The location of the damage depends on the optical nature of the laser beam. Lasers in the visible light and near infrared range focus on retina. Therefore the injuries produced are retinal burns. The infrared radiation is absorbed in the cornea and may cause corneal damage and loss of vision.
Every piece of laser equipment has built-in engineering controls such as protective housing, fail-safe interlocks, master switches, beam stops and attenuators (e.g., light absorbers) to prevent accidental exposure. However, eye protection is needed while using Class 3B or Class 4 type lasers to prevent harmful exposure from reflected and scattered laser beams.
The ability of eye wear to filter the laser beam is expressed in terms of optical density. Optical density, type of laser, and visibility required are all important factors in the selection of protective eye wear. Protective eye wear may not provide the same degree of protection for infrared as for visible light and ultraviolet laser beams. Goggles with side shields are preferred because they provide protection against back reflection and side entrance of stray laser beams.
Consult appropriate standards such as CSA Standard Z94.3.1-09 or American National Standards Institute (ANSI) Standard Z87.1 for guidance on selecting protective eye wear for your specific application.
Plastic versus glass lenses: Protective eye glasses typically are available with plastic lenses. Plastic lenses are light weight and can be molded into comfortable shapes. However, care is needed because they can be affected by heat, and/or UV radiation which can darken the lens or decrease its ability to absorb laser energy.
Alignment eye wear: This type of eye wear is used for low power visible laser beams. Alignment eye wear should not be worn during the operation of high power or invisible laser beams. Instead, safety eye wear that provides adequate protection should be worn.
The potential for skin damage depends on the type of laser, power of the laser beam, and the duration of exposure. The type of damage may range from localized reddening to charring and deep incision.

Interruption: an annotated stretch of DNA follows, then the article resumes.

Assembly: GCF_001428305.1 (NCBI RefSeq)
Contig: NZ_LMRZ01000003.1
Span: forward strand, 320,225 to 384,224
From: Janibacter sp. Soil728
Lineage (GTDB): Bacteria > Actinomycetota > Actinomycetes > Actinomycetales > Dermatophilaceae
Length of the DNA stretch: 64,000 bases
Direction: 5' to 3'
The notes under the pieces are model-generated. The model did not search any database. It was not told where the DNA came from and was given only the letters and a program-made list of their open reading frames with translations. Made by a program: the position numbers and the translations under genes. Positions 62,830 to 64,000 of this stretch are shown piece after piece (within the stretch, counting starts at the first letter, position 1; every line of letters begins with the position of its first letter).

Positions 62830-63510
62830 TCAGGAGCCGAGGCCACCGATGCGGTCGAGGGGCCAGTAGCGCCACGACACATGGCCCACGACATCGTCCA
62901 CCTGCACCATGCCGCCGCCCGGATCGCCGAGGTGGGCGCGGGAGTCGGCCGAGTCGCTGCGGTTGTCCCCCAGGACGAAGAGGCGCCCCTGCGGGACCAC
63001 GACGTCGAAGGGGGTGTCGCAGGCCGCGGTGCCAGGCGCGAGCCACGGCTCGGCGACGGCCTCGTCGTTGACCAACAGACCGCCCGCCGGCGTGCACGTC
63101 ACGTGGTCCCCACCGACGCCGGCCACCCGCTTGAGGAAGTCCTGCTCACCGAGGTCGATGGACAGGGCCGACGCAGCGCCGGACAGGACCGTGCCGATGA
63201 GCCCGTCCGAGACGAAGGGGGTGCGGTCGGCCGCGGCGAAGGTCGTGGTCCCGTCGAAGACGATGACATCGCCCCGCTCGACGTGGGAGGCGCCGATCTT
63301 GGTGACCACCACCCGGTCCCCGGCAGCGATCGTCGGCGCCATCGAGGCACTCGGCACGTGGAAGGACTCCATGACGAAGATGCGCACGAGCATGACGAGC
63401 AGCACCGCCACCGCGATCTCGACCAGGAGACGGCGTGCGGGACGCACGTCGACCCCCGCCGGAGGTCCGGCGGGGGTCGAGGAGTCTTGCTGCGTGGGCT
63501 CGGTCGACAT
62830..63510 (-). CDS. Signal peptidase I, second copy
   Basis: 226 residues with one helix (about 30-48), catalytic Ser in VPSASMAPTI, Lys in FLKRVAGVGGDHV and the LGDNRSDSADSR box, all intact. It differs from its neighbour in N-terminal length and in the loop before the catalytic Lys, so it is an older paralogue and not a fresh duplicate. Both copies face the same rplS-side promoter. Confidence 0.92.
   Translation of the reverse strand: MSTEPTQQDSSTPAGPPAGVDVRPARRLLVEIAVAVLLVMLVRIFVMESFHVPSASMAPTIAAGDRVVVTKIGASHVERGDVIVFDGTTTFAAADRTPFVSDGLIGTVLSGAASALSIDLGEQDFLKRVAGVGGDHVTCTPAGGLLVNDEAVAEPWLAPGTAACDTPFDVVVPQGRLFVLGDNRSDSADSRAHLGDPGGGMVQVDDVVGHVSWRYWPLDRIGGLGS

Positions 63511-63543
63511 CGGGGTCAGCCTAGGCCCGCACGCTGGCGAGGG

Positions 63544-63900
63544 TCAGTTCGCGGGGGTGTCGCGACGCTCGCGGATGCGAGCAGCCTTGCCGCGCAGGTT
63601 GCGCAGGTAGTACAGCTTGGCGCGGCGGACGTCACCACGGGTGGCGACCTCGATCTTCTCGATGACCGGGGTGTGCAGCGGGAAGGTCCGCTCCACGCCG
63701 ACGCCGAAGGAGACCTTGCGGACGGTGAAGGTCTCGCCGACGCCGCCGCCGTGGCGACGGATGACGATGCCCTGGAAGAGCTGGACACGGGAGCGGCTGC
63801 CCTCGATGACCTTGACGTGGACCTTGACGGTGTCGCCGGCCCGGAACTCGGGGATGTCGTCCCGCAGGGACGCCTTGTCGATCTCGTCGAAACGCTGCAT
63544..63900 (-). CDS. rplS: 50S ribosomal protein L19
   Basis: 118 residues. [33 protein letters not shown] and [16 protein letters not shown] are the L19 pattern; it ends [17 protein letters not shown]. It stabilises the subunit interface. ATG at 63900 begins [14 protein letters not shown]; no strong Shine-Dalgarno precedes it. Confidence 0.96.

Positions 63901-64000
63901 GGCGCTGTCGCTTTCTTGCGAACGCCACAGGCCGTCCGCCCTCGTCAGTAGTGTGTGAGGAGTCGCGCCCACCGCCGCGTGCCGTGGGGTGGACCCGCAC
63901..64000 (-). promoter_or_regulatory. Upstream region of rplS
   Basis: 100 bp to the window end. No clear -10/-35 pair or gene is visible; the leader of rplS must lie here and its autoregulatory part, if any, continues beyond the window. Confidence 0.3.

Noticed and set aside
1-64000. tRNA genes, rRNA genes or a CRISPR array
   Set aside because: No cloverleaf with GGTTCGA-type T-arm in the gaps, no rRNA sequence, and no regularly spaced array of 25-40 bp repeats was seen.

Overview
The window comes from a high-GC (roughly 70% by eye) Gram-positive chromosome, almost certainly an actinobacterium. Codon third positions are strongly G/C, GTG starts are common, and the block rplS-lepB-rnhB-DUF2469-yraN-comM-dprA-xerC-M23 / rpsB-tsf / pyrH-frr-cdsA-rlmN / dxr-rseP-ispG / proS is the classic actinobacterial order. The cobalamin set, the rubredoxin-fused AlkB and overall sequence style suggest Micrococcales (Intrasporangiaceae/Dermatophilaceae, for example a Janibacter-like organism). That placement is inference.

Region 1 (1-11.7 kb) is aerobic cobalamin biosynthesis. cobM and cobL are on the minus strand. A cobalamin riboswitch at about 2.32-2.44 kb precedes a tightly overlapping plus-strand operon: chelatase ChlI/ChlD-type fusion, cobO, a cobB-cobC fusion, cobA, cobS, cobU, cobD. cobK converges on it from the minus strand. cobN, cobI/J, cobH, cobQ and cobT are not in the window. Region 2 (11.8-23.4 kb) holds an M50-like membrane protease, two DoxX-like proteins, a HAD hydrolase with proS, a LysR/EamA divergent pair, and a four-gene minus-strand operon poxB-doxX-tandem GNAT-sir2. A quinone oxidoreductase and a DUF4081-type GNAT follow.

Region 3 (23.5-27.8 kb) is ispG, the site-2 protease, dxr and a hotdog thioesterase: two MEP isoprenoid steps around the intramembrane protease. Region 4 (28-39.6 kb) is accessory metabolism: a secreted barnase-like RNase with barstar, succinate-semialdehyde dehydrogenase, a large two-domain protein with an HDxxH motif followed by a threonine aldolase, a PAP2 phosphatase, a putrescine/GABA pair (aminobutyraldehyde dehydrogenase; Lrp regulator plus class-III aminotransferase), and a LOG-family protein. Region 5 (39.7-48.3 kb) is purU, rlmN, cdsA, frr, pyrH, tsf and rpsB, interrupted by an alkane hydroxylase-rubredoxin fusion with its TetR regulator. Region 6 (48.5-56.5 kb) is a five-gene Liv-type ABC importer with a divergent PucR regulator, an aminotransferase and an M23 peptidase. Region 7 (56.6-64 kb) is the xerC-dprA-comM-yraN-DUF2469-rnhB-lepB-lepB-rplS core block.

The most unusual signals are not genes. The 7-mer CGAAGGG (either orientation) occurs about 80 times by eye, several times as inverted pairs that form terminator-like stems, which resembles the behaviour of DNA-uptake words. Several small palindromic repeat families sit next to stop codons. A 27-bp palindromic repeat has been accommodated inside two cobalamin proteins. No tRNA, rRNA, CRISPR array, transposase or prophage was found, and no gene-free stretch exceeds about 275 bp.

Protective clothing (gown, cap, mask), gloves, and safety eye wear may be required for working near a laser. Consult manufacturer's operating procedures and check with the laser safety officer to determine the specific needs for personal protective equipment and clothing.
A fire can be started when laser beam or reflection of the beam strikes a combustible material such as rubber, plastic human tissues, paper products, skin treated with acetone and alcohol-based preparations, human hair, and intestinal gases. Fire hazards are of particular concern in oxygen-rich atmospheres when oxygen or when nitrous oxide is being used.
Many lasers use high voltage and high current electrical power. The danger of electrical shock or electrocution arises when an untrained or unauthorized person tries to perform maintenance work without following the proper safety procedures. The American National Standards Institute (ANSI) Standard Z136.3 outlines electrical safety procedures applicable to laser equipment. Electrical safety requirements include the following:
The ANSI Standard Z136.1 recommends a laser safety program for workplaces using class 3B or class 4 lasers. Following are the essential components of a laser safety program:
In workplaces where a class 3B or Class 4 laser is used, a Laser Safety Officer (LSO) must be on staff. The laser safety officer must do the following to ensure safe use of lasers.
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Although every effort is made to ensure the accuracy, currency and completeness of the information, CCOHS does not guarantee, warrant, represent or undertake that the information provided is correct, accurate or current. CCOHS is not liable for any loss, claim, or demand arising directly or indirectly from any use or reliance upon the information.